by Debra Vogler, Senior Technical Editor, Solid State Technology
Applied Materials’ Susan Felch reported results of experiments done in conjunction with NXP Semiconductors, IMEC, and Matsushita Electric Industrial Co., at the recent West Coast Junction Technology Group meeting (July 19 in San Francisco). She showed data that indicated a spike rapid thermal anneal (RTA) followed by a millisecond laser anneal improves polysilicon gate depletion to the extent that it opens up the possibility of being able to delay the introduction of complex metal gates until the 32nm node for most applications.
After first performing RTA, the researchers used a medium-power laser (temperature=1200°C) to perform millisecond annealing. Using this process flow, Felch reported a reduction of 1.4Å in the polysilicon gate depletion (T inv ) for PMOS transistors, while the T inv reduction for NMOS transistors was 1.5Å (see image below. [T inv is the combination of dielectric thickness plus the equivalent thickness of the depleted capacitor in the poly-Si near the dielectric (the two are basically capacitors in series).]
“When using a metal gate, the object is to reduce the poly depletion thickness down to 0 [i.e., reduce the T inv thickness to just the thickness of the dielectric itself],” said Felch. “So reducing the thickness of the overall capacitor by 1.4Å is a big step moving in that direction…this should help to delay the introduction of metal gates.”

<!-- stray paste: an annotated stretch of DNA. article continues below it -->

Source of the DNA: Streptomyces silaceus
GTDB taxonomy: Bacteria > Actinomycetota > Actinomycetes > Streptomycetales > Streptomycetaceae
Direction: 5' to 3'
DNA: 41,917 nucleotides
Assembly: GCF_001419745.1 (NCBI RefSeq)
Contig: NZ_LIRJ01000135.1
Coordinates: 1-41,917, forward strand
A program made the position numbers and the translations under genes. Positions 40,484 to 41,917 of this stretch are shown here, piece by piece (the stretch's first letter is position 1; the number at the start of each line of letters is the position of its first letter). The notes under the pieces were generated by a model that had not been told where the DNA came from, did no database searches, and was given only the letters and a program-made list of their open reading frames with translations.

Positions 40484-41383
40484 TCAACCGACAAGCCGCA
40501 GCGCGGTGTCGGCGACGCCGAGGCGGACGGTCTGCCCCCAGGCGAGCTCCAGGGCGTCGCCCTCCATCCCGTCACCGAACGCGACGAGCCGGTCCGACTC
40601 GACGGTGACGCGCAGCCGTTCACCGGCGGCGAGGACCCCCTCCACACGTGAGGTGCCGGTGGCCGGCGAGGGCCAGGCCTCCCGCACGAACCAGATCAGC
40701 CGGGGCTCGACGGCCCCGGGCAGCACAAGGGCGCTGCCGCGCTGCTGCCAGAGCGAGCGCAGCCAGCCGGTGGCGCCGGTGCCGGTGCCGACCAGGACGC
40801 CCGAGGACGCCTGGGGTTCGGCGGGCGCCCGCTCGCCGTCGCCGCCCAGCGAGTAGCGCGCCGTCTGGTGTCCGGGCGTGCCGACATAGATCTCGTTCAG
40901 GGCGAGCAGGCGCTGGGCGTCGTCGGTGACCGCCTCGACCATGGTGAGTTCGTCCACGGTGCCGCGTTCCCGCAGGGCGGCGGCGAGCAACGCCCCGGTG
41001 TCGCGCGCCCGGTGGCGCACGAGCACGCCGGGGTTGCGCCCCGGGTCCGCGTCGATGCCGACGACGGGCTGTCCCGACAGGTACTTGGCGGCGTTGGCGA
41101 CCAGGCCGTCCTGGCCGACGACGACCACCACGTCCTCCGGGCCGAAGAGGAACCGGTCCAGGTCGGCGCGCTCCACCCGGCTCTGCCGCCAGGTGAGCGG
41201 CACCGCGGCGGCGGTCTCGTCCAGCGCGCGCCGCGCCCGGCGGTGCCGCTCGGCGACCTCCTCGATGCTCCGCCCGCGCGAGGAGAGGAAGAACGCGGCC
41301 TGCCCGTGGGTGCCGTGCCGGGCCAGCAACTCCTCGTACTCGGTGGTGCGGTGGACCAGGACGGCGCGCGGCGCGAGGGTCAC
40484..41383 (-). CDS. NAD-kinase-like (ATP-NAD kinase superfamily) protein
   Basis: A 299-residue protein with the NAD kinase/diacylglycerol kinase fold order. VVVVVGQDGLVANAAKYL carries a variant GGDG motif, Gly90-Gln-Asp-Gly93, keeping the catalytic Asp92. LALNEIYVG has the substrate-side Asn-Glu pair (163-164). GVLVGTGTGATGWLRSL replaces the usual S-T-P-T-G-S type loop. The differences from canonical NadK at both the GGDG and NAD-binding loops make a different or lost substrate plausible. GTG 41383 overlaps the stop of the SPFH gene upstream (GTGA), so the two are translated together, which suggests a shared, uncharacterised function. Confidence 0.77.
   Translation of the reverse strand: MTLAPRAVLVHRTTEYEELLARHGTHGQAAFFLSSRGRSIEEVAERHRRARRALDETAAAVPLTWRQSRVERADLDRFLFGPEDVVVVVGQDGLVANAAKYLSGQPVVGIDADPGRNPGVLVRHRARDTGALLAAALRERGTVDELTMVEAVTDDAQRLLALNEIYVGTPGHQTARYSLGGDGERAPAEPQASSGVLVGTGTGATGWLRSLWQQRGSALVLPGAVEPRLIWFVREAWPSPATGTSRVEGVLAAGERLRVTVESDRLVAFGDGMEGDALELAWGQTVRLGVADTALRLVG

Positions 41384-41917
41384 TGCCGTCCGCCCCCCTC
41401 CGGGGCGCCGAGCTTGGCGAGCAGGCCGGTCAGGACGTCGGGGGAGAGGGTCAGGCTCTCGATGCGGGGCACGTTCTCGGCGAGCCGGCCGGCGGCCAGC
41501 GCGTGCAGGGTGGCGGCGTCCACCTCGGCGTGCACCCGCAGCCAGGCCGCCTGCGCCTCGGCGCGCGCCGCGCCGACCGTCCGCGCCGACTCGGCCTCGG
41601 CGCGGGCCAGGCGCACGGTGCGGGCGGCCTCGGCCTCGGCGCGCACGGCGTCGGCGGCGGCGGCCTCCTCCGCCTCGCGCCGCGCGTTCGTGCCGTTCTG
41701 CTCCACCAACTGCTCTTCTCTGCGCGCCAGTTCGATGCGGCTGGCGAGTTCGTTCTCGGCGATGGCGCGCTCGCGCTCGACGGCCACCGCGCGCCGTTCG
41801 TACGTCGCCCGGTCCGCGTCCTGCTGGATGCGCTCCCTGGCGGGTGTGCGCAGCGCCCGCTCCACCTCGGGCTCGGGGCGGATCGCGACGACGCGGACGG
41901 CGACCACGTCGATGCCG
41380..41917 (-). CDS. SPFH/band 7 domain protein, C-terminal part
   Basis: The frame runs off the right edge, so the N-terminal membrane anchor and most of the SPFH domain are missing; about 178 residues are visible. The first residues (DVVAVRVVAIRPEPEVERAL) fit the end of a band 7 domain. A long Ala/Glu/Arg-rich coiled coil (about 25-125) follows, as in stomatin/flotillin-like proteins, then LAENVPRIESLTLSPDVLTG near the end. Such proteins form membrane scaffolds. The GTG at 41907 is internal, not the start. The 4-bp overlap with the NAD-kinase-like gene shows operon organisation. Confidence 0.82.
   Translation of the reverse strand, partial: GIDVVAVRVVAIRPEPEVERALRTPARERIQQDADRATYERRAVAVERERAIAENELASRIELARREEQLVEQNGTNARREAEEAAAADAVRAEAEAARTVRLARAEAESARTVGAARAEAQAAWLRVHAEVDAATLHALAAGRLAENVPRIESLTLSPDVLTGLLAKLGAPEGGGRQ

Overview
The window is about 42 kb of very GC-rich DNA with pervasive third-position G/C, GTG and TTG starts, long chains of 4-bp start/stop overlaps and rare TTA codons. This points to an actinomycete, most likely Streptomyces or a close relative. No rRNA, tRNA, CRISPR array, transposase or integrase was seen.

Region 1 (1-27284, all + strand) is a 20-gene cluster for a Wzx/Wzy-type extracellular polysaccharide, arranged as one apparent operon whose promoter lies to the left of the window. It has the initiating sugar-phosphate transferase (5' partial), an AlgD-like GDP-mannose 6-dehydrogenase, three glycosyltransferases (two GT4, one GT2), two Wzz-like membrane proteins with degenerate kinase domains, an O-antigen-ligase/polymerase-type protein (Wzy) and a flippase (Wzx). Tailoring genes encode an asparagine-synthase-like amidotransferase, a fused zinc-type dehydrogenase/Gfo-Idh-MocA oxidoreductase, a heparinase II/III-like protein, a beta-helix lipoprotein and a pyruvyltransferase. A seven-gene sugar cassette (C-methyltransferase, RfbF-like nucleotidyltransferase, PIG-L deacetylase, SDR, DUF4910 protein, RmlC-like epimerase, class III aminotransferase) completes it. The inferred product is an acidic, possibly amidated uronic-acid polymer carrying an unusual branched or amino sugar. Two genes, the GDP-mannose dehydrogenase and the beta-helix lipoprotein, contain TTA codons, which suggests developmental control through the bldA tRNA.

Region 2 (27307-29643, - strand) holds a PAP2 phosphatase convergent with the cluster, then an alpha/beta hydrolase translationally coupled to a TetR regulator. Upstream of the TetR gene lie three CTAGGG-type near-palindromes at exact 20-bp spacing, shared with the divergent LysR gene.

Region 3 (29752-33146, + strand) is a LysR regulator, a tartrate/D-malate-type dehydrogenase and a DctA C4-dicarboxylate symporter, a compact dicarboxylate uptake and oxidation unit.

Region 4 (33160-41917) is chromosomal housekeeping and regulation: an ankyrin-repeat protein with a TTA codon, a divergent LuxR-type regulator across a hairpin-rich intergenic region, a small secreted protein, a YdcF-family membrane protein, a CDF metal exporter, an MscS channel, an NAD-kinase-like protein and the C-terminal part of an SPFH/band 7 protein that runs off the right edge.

Also notable was the finding by this particular group is that a medium-power laser anneal gave much better overall results for NMOS and PMOS devices than using a high-power laser anneal (1300°C). For NMOS devices, there was an 8% improvement in device characteristics using a medium-power laser vs. only a ~4% improvement using a high-power laser. For PMOS, there was a 2% improvement using a medium-power laser but no improvement using a high-power laser. By investigating a thermo-mechanical stress model of the gate dielectric interface (SiON) during laser anneal, the researchers attributed the difference in results obtained between medium- and high-powered lasers to induced interface traps that break bonds at the interface of the dielectric. These induced traps, the result of stresses arising because of the difference in thermal expansion coefficients between the polysilicon and the silicon, generate fixed charges in the dielectric (SiON).
Event co-chair John Borland, founder/president of J.O.B. Technologies, told WaferNEWS that other groups have not seen a degradation in gate oxide or other performance deterioration when using spike RTA first followed by millisecond annealing — in fact, there have been mixed results depending on the group and applications. For example, he cited research at AMD/Dresden (reported at the Electrochemical Society’s May 2007 meeting) in which there was no gate oxide degradation when spike anneal was performed first, followed by millisecond annealing for 65nm volume production. Mattson Technology (at INSIGHTS, 5/07) has also reported that flash lamp anneal (FLA) first followed by spike anneal results in deeper junctions than if spike anneal is done first, and the then followed by FLA. — D.V.
(Image source: Applied Materials)